Encountering the Uncaged Lion

by Christian Smith


A computer programmer friend of mine once commented with apparent seriousness, "What we need is a formula for creativity." I've often chuckled since then over that absurd contradiction. Sometimes, though, I wonder if that's not how we treat our life with God.

Have you browsed through the average Christian bookstore lately? What an assortment of programs, plans, guidelines, principles, and formulas to make your life healthy, holy, and happy. There are formulas for Christian dating, powerful preaching, Christian marriage, church growth, even Christian dieting. It's all so very simple; just buy the book or tape and follow the plan.

Or better yet, save yourself the trouble of leaving the house and just tune into Sunday morning television. You can choose your formula for spiritual success by just changing the station. What will it be this week? Name it and claim it? The be-happy-attitudes? Give so you will get? Or how about your basic believe and be-healed? Whichever one you choose, just remember to send in your money to keep your spiritual star on the air.


FORMULAS ARE NICE; they make life predictable. They guarantee that if we do X, we'll get Y. It's like baking a cake: just follow the recipe and it'll turn out great every time.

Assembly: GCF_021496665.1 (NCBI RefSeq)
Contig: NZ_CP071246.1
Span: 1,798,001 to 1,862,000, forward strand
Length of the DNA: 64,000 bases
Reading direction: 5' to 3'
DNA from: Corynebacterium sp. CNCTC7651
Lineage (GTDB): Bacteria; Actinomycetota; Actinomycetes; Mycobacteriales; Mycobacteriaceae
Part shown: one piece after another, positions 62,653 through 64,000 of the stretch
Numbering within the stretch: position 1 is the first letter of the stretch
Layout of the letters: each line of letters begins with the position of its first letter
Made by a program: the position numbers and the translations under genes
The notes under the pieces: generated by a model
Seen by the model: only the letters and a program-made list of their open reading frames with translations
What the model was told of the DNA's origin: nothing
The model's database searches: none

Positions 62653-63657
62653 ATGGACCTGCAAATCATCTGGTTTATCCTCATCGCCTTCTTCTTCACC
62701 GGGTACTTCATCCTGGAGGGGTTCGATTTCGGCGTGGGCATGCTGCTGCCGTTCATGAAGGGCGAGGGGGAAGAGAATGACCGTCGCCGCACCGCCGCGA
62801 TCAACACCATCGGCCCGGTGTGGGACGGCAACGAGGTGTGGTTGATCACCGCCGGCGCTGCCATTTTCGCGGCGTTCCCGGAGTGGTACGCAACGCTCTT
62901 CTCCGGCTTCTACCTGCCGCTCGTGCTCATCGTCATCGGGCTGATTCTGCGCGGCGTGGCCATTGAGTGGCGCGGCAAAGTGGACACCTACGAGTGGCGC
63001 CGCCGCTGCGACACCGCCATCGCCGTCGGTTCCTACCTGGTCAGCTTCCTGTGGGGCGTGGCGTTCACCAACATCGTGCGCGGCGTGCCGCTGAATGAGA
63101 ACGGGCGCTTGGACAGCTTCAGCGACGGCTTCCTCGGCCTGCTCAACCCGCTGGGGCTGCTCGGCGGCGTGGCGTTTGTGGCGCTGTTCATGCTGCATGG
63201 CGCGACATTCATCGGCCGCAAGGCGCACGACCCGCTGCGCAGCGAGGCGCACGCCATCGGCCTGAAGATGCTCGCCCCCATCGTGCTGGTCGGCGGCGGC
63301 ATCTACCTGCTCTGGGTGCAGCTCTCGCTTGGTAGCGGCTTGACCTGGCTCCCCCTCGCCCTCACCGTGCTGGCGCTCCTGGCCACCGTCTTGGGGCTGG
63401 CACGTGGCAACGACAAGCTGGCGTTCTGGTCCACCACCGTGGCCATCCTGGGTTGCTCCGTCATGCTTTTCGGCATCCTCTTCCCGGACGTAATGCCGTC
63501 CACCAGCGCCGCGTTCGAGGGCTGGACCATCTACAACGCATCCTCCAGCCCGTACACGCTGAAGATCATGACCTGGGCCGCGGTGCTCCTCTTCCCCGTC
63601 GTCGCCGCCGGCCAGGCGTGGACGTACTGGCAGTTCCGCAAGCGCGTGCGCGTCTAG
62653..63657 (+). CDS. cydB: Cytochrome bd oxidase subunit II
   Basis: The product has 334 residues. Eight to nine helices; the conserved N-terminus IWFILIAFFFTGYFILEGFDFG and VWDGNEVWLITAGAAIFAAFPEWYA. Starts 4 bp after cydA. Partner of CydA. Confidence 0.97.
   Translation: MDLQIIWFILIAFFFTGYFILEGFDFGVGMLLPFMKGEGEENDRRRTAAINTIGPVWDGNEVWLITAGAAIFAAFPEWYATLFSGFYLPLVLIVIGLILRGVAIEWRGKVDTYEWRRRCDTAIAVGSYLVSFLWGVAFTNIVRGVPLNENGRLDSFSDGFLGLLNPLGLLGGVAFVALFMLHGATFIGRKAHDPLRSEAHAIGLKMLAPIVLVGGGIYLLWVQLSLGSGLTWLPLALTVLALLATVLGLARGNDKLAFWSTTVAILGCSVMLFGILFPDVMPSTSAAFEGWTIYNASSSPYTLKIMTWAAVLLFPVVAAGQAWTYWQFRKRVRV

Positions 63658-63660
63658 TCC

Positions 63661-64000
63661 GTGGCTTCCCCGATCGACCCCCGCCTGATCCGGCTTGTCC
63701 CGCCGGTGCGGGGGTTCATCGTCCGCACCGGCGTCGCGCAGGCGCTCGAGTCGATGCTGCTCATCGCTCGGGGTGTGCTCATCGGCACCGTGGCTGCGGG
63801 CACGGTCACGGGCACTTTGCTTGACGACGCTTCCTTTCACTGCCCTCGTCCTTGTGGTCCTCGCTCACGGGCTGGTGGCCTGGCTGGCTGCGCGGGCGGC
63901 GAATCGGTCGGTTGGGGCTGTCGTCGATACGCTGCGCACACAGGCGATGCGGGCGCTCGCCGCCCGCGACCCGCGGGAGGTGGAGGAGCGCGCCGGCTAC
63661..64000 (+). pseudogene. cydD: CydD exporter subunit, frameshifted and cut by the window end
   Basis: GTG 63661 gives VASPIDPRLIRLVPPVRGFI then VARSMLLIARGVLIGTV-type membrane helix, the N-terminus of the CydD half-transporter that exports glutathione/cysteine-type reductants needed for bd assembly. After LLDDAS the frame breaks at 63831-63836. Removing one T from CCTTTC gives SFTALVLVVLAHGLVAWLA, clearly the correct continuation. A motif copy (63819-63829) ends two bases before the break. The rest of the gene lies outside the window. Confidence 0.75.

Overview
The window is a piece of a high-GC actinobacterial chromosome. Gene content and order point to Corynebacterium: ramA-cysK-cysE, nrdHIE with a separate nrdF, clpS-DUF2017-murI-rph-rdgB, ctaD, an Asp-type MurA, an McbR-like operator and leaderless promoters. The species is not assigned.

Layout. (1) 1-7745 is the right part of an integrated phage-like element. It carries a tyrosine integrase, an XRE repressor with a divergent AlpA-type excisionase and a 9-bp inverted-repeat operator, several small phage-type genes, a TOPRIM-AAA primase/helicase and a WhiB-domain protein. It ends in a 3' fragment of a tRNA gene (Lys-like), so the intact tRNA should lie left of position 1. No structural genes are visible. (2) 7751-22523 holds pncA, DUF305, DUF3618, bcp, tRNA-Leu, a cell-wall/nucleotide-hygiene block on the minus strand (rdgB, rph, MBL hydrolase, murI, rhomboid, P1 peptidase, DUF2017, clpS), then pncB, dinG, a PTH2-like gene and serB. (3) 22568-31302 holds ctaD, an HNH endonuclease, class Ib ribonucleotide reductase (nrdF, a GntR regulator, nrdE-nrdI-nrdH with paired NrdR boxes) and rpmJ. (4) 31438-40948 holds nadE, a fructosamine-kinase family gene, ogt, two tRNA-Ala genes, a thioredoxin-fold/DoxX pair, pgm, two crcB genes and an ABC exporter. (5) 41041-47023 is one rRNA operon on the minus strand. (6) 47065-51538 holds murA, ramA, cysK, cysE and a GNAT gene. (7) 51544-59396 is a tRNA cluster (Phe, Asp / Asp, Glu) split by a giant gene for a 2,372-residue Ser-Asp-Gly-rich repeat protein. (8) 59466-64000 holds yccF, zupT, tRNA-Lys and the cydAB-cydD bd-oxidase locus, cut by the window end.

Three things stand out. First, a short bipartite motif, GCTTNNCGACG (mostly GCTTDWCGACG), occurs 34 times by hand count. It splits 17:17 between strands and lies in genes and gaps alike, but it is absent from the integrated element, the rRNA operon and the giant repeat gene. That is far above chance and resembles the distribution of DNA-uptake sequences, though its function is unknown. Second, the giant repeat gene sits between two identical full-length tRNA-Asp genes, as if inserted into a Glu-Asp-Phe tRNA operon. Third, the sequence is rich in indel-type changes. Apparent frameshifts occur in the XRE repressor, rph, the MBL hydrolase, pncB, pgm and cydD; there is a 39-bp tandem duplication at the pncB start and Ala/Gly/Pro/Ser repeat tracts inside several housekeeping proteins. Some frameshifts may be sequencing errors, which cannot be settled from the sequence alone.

The only problem is, God does not work by formulas and probably doesn't even like them. In fact, God makes a habit out of debunking them whenever possible.

Nevertheless, God-in-a-box is what we want. Magic is so much safer than relationship, ritual so much easier than experience. Indeed, God-in-a-box is what people have always liked. Yet God won't be put in a box; in fact, God blows them apart every time.

Remember Job and his friends? They had it all figured out. They knew what God did and didn't have to do, what rules God had to live by. But God met Job and demolished the formulas. And what was Job's reply?

And, look at what Yahweh said when the Old Testament law became a God-formula:


INDEED, GOD'S WAYS of working in history, in our lives are very strange and unpredictable. The Lord says: "My thoughts are not your thoughts, neither are my ways your ways. As the heavens are higher than the earth, so are my ways than your ways and my thoughts than your thoughts.'' (Isa. 55:8-9) God asks the father of many nations to sacrifice his only son, the leper to wash seven times in the Jordan, the army to carry a golden box around Jericho thirteen times and blow on horns, the murderer of believers to become the greatest missionary, the Son of God to die.